Dark Chocolate: The Heart-Healthy Gift for Your Valentine

Date: Feb 1, 2022

For Valentine’s Day, go ahead and give your sweetheart some dark chocolate this year … but remember to consume it in moderation.

Many research studies have shown that consuming chocolate in moderation is associated with good cardiovascular health. The secret behind the health benefits of chocolate are due to powerful micronutrients known as polyphenols. Flavonoids are a type of polyphenol that are found naturally in the cocoa bean, teas, fruits and vegetables. These compounds have anti-inflammatory and antioxidant properties. Diets rich in flavonoid-containing foods are associated with lower risk of cancer and heart disease.

Chocolate and Blood Pressure

High blood pressure is a risk factor for heart disease and decreasing blood pressure (BP) through diet, exercise and medications can help to reduce one’s risk for heart disease. Flavonols produce nitric oxide which help blood vessels relax thereby lowering blood pressure.

Studies have shown that moderate cacao consumption lowers blood pressure and there is a greater BP reduction seen in participants with higher blood pressure at baseline compared to those who had normal baseline blood pressures. In addition, both the systolic and diastolic blood pressures were significantly decreased with moderate cacao consumption.

Chocolate's Effect on Cholesterol

Chocolate intake also lowers levels of bad cholesterol (LDL) and increases levels of good cholesterol (HDL). Finally, researchers believe that dark chocolate can help improve endothelial function. This refers to the cells that line the blood vessels to help keep them dilated and elastic. Chocolate also prevents platelets from sticking together and forming a clot which can lead to a stroke or heart attack.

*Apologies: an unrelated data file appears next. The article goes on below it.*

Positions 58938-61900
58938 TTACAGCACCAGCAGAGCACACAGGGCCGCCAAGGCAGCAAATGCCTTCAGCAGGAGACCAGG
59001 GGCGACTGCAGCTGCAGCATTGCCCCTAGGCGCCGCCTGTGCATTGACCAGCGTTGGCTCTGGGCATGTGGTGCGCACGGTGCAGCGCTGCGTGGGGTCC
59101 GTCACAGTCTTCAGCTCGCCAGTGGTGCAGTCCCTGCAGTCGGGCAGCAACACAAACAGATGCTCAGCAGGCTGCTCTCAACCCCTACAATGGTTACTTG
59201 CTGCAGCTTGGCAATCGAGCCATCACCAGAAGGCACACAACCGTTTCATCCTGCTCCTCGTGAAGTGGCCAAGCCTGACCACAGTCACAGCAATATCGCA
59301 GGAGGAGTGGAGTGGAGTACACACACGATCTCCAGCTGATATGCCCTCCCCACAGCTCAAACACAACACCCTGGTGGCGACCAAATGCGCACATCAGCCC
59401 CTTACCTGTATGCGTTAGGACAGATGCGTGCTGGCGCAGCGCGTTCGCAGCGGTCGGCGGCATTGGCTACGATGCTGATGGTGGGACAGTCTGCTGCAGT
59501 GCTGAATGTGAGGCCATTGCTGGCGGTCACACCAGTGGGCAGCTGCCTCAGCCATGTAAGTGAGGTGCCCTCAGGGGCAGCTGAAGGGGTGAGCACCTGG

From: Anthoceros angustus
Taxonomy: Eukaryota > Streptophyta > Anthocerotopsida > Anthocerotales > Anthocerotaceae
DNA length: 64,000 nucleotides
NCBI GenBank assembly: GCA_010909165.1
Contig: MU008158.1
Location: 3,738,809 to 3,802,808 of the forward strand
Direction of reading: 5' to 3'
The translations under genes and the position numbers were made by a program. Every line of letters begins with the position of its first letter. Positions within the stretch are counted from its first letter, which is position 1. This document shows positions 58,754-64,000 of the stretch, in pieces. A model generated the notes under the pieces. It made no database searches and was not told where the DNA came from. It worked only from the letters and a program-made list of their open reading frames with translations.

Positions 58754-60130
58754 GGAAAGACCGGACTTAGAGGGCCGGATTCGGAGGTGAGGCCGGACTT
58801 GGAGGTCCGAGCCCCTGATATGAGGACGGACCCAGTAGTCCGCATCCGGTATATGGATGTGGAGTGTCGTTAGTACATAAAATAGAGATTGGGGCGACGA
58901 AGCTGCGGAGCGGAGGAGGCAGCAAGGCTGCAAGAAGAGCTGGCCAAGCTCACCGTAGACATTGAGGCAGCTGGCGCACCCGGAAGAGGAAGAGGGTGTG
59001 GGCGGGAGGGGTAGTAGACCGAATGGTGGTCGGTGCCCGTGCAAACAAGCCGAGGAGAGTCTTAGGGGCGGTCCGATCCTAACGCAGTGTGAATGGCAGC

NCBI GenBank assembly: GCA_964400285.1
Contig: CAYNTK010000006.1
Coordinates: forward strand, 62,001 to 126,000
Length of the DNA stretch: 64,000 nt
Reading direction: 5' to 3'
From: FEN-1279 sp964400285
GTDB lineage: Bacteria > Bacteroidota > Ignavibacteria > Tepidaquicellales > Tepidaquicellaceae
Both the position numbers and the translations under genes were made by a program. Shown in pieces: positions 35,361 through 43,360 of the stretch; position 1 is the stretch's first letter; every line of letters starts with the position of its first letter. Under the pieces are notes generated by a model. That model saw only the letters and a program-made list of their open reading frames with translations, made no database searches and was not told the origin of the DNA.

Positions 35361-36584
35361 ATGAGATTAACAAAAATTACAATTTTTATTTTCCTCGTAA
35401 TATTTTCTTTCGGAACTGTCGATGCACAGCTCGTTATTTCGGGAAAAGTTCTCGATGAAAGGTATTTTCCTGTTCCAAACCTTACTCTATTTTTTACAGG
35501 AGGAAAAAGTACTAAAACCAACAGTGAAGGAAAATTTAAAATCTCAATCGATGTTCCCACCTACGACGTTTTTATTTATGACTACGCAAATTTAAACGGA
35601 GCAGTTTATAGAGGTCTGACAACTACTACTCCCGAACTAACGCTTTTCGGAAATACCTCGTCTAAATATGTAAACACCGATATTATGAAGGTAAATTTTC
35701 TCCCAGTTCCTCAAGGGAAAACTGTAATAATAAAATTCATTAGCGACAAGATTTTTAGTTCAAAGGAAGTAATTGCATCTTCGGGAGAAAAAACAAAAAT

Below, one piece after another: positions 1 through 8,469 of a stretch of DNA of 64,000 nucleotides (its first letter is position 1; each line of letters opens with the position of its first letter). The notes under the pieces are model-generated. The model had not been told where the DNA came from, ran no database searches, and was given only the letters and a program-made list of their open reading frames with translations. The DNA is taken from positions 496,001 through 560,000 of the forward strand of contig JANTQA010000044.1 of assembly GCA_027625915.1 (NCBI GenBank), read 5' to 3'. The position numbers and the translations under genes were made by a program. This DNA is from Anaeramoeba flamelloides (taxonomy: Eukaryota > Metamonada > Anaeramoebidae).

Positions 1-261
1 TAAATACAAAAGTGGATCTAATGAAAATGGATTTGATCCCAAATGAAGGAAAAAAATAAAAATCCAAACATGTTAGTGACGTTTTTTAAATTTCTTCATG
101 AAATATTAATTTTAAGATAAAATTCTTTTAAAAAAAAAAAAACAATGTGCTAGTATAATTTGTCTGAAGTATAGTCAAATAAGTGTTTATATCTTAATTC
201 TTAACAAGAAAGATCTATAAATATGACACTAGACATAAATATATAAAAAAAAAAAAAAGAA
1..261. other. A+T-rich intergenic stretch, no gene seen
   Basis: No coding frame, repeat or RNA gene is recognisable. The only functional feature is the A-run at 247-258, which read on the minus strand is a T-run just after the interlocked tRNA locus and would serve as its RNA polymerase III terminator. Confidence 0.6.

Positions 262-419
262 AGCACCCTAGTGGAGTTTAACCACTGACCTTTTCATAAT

Chocolate: The Good and Bad

Unfortunately, there can be negative effects to the chocolate we eat every day. First, when chocolate is processed to eliminate its natural bitter flavor, the beneficial flavonoids and phenols are also removed. Second, the chocolate we consume is usually processed with excess fat and sugar. These extra calories can lead to obesity and diabetes, which can negate the positive effects that dark chocolate may have on the heart.

So, like all things in life, the best solution is to eat dark chocolate in moderation:

  • Cacao is the raw form of chocolate, while cocoa is the heated version of cacao. Look for a cacao content of at least 65% and remember the higher the cacao content, the greater the amount of flavonoids present.
  • Milk chocolate has lower levels of cacao (about 10% cacao) and white chocolate does not contain any cacao. Dark chocolate on the other has a minimum of 35% cacao. Even worse, both milk and white chocolate contain more fat and sugar than dark chocolate.
  • Limit yourself to no more than 3 ounces (85 grams) a day.
  • Remember other sources of flavonoids and phenols like fruits, vegetables and red wine.

To make an appointment with an Emory Heart & Vascular cardiologist, call 404-778-7777.

Schedule your appointment today.

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